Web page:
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Electromagnetic field

Electromagnetic field

From Wikipedia, the free encyclopedia
Electromagnetism
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Electricity · Magnetism
[hide]Electrodynamics
Lorentz force law · emf · Electromagnetic induction · Faraday’s law · Lenz's law · Displacement current · Maxwell's equations · EM field · Electromagnetic radiation · Liénard–Wiechert potential · Maxwell tensor · Eddy current
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An electromagnetic field (also EMF or EM field) is a physical field produced by electrically charged objects. It affects the behavior of charged objects in the vicinity of the field. The electromagnetic field extends indefinitely throughout space and describes the electromagnetic interaction. It is one of the four fundamental forces of nature (the others are gravitation, the weak interaction, and the strong interaction).
The field can be viewed as the combination of an electric field and a magnetic field. The electric field is produced by stationary charges, and the magnetic field by moving charges (currents); these two are often described as the sources of the field. The way in which charges and currents interact with the electromagnetic field is described by Maxwell's equations and the Lorentz force law.
From a classical perspective, the electromagnetic field can be regarded as a smooth, continuous field, propagated in a wavelike manner; whereas from the perspective of quantum field theory, the field is seen as quantized, being composed of individual particles.[citation needed]

Structure of the electromagnetic field

Structure of the electromagnetic field

The electromagnetic field may be viewed in two distinct ways: a continuous structure or a discrete structure.

Continuous structure

Classically, electric and magnetic fields are thought of as being produced by smooth motions of charged objects. For example, oscillating charges produce electric and magnetic fields that may be viewed in a 'smooth', continuous, wavelike fashion. In this case, energy is viewed as being transferred continuously through the electromagnetic field between any two locations. For instance, the metal atoms in a radio transmitter appear to transfer energy continuously. This view is useful to a certain extent (radiation of low frequency), but problems are found at high frequencies (see ultraviolet catastrophe).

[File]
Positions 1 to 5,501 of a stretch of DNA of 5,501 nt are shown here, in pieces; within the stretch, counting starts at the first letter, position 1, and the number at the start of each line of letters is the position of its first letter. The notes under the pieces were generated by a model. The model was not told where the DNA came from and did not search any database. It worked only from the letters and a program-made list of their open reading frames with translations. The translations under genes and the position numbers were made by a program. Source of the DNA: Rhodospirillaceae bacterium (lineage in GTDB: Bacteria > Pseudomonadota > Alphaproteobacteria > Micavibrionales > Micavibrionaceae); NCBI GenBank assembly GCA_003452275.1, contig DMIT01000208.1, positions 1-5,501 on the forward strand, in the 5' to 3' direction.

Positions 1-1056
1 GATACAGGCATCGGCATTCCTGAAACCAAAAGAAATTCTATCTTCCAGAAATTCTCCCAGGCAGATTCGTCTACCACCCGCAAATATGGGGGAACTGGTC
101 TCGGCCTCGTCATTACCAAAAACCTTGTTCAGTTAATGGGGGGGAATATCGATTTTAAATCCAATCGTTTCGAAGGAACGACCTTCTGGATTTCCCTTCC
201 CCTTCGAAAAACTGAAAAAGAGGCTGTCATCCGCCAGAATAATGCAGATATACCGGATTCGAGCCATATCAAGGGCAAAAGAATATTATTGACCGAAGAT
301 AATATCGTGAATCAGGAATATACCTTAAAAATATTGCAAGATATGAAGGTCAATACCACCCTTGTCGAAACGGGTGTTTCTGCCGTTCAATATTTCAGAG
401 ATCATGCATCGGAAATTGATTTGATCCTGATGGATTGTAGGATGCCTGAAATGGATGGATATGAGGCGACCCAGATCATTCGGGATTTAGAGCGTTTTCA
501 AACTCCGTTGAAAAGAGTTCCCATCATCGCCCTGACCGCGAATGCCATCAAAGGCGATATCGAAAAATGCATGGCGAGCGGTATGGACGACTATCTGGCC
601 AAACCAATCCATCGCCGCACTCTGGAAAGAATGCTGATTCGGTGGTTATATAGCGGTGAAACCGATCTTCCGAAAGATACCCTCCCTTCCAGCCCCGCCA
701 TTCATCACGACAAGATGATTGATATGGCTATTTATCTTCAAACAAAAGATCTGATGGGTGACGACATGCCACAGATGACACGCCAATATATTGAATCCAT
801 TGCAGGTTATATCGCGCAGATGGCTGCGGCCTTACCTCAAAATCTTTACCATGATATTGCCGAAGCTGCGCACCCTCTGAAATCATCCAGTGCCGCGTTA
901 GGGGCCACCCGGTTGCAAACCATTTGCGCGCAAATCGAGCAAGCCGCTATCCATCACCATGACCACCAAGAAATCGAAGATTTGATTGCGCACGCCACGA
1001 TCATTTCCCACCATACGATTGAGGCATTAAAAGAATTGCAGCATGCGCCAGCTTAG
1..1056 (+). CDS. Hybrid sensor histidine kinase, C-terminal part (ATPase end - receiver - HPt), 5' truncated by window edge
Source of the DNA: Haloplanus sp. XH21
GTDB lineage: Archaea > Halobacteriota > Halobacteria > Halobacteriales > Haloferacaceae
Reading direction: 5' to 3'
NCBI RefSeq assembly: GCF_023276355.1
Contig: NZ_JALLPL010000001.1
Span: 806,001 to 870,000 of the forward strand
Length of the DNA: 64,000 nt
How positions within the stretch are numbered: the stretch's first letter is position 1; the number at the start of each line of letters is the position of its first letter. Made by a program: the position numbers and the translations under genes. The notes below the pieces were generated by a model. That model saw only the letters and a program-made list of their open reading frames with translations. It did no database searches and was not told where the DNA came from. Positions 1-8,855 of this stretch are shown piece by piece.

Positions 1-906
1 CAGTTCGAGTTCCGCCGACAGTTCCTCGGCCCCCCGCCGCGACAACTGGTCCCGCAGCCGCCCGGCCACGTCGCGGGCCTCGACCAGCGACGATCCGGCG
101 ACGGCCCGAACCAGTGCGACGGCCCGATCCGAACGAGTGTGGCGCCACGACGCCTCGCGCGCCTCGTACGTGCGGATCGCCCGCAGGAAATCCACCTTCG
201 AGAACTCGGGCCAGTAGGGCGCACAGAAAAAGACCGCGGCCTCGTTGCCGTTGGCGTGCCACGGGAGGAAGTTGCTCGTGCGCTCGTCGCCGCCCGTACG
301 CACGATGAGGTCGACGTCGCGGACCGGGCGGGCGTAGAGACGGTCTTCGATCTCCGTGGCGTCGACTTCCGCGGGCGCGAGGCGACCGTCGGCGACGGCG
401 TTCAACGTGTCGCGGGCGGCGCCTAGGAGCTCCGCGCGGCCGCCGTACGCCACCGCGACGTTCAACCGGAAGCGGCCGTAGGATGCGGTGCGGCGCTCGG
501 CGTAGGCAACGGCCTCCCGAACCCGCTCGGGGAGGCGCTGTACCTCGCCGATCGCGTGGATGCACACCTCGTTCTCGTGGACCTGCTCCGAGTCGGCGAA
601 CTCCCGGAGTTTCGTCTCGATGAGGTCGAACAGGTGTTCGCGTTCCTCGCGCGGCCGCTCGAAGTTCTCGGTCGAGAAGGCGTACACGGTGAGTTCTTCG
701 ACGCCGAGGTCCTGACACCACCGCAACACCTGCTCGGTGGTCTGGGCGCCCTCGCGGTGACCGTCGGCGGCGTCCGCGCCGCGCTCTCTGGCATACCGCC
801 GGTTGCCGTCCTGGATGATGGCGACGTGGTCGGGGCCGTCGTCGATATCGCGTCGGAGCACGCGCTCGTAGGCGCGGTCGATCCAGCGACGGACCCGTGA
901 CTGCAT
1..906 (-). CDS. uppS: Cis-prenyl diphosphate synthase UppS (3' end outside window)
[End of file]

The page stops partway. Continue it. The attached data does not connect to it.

Discrete structure

The electromagnetic field may be thought of in a more 'coarse' way. Experiments reveal that in some circumstances electromagnetic energy transfer is better described as being carried in the form of packets called quanta (in this case, photons) with a fixed frequency. Planck's relation links the energy E of a photon to its frequency ν through the equation:
E= \, h \, \nu
where h is Planck's constant, named in honor of Max Planck, and ν is the frequency of the photon . Although modern quantum optics tells us that there also is a semi-classical explanation of the photoelectric effect —the emission of electrons from metallic surfaces subjected to electromagnetic radiation— the photon was historically (although strictly unnecessarily) used to explain certain observations. It is found that increasing the intensity of the incident radiation (so long as one remains in the linear regime) increases only the number of electrons ejected, and has almost no effect on the energy distribution of their ejection. Only the frequency of the radiation is relevant to the energy of the ejected electrons.
This quantum picture of the electromagnetic field (which treats it as analogous to harmonic oscillators) has proved very successful, giving rise to quantum electrodynamics, a quantum field theory describing the interaction of electromagnetic radiation with charged matter. It also gives rise to Quantum optics, which is different from quantum electrodynamics in that the matter itself is modelled using quantum mechanics rather than Quantum field theory